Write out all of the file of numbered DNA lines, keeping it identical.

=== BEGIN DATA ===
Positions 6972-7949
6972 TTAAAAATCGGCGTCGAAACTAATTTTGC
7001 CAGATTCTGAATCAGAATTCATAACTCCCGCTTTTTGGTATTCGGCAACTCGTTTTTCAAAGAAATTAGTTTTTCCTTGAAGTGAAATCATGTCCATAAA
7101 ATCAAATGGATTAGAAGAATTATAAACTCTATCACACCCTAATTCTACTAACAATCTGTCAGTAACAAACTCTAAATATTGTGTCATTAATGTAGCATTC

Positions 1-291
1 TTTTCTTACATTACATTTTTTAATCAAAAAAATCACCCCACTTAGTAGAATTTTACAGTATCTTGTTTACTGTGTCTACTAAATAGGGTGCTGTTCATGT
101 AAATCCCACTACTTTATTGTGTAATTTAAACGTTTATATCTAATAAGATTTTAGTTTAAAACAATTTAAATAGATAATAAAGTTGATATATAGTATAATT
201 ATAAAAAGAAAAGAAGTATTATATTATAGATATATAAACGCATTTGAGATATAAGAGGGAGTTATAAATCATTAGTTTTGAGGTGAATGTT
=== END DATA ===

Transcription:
Positions 6972-7949
6972 TTAAAAATCGGCGTCGAAACTAATTTTGC
7001 CAGATTCTGAATCAGAATTCATAACTCCCGCTTTTTGGTATTCGGCAACTCGTTTTTCAAAGAAATTAGTTTTTCCTTGAAGTGAAATCATGTCCATAAA
7101 ATCAAATGGATTAGAAGAATTATAAACTCTATCACACCCTAATTCTACTAACAATCTGTCAGTAACAAACTCTAAATATTGTGTCATTAATGTAGCATTC

Positions 1-291
1 TTTTCTTACATTACATTTTTTAATCAAAAAAATCACCCCACTTAGTAGAATTTTACAGTATCTTGTTTACTGTGTCTACTAAATAGGGTGCTGTTCATGT
101 AAATCCCACTACTTTATTGTGTAATTTAAACGTTTATATCTAATAAGATTTTAGTTTAAAACAATTTAAATAGATAATAAAGTTGATATATAGTATAATT
201 ATAAAAAGAAAAGAAGTATTATATTATAGATATATAAACGCATTTGAGATATAAGAGGGAGTTATAAATCATTAGTTTTGAGGTGAATGTT